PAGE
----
Joe Thomas is widely regarded as the best player to adapt to the Cleveland Browns since the team returned to the NFL.
But while Thomas was the No. 3 overall pick in the 2007 NFL Draft, the player who might be second on that list didn’t even get his name over the draft weekend.
The Cleveland Browns signed Josh Cribbs as an undrafted free agent outside of Kent State in 2005. Despite being the school’s absolute leader in overall offense (10,839 yards), the majority of the finishes in one season (216) and the Highest completion percentage in one season (64.3), and second in passing yards (7,169) and touchdowns (45), Cribbs had to earn his place on the roster as a kick returner.
It was a role in which Cribbs excelled in a way that few have in NFL history.
During his 10-year career, Cribbs earned three trips to the Pro Bowl and retired with eight kickoff return touchdowns, tying him for the most in league history, the third-most return yards (13,488), third-highest number of yards for kickoff return (11,113) and fifth-largest number of return touchdowns (11).
Related: Josh Cribbs, Webster Slaughter to join Browns Legends in 2020
He also rewritten the record books during his eight years with the Browns, as he holds 11 franchise records, according to the team’s website, returned 11 kicks for touchdowns (eight on punts and three on kickoffs), had 10,015 Kickback yards (best in franchise history and 6,830 yards ahead of second, Dino Hall), and 2,154 kickback yards (best in franchise history).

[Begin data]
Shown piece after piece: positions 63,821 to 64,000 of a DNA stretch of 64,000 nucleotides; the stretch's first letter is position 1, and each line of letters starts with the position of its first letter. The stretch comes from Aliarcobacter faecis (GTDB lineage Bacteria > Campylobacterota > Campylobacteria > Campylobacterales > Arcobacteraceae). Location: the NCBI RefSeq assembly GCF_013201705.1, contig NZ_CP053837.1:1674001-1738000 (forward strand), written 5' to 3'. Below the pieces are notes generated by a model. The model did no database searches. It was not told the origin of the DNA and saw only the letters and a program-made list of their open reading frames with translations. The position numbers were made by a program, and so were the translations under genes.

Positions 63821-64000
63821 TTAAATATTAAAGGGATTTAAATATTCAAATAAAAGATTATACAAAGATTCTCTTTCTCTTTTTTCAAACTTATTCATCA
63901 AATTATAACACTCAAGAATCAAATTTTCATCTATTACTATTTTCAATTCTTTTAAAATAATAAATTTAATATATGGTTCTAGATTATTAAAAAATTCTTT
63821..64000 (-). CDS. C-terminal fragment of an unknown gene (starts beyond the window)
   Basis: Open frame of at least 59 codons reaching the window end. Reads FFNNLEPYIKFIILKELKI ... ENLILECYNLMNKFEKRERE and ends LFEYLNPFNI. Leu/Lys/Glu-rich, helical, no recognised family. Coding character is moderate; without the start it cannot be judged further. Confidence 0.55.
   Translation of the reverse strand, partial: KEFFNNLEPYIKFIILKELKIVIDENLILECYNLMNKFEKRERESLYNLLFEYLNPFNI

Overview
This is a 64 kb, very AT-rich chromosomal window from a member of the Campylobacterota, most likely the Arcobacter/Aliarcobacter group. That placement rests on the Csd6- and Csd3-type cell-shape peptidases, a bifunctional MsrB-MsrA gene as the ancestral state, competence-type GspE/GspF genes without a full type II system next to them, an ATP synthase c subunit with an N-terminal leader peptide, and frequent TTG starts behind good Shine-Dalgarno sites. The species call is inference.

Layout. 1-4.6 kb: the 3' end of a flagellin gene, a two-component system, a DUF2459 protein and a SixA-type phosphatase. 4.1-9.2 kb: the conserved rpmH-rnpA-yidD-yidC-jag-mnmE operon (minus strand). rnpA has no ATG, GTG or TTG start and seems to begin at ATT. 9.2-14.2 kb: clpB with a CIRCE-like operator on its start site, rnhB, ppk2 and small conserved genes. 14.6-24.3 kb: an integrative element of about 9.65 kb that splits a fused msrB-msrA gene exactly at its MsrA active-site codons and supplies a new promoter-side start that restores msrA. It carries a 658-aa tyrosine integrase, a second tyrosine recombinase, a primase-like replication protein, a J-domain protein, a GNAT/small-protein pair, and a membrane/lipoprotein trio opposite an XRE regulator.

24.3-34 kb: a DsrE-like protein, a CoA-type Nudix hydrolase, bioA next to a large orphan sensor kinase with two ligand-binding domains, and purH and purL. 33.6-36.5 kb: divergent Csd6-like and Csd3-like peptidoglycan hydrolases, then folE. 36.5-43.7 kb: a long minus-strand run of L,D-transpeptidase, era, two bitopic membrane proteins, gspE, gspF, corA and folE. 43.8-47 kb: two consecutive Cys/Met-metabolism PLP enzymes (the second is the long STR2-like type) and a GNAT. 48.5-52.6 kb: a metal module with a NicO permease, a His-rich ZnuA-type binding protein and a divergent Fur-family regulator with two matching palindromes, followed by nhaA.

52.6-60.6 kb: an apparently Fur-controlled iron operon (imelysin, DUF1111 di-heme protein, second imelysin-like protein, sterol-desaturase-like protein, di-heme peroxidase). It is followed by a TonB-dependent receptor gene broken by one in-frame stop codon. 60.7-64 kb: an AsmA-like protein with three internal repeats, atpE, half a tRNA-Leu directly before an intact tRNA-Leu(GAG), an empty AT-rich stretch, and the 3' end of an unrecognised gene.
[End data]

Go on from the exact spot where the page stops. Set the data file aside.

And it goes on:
In addition to excelling as a returner, Cribbs added 753 yards rushing, averaging 5.9 yards per carry and 107 catches for 1,161 yards and seven touchdowns.
Cribbs enjoyed tormenting the Pittsburgh Steelers as he had three kickoff returns for touchdowns against the Steelers, but his best game may have come on December 20, 2009, when he returned two kickoffs for touchdowns against the Kansas City Chiefs.
There may never be another player like Cribbs, making him the clear choice among a crowded field as the best player to use No. 16 in franchise history.
(Very) honorable mention: Quarterback Milt Plum, who made the Pro Bowl twice during his four seasons as a starter. Plum led the NFL in completion percentage three times, as well as the passer rating once. He is seventh on the franchise’s all-time list in aerial yards and sixth in touchdown passes.
Quarterback Bill Nelsen, who led the Browns to the playoffs four times and to the NFL title game in 1968 and 1969. Nelsen is sixth in the franchise’s all-time list in air yards and fifth in touchdown passes.
Wide receiver Andrew Hawkins, who led the team in receiving yards in 2014. Injuries reduced his time with the Browns, but Hawkins made the most of his ability during his NFL career.
Who’s the Best Player to Use No. 16 in Browns History?
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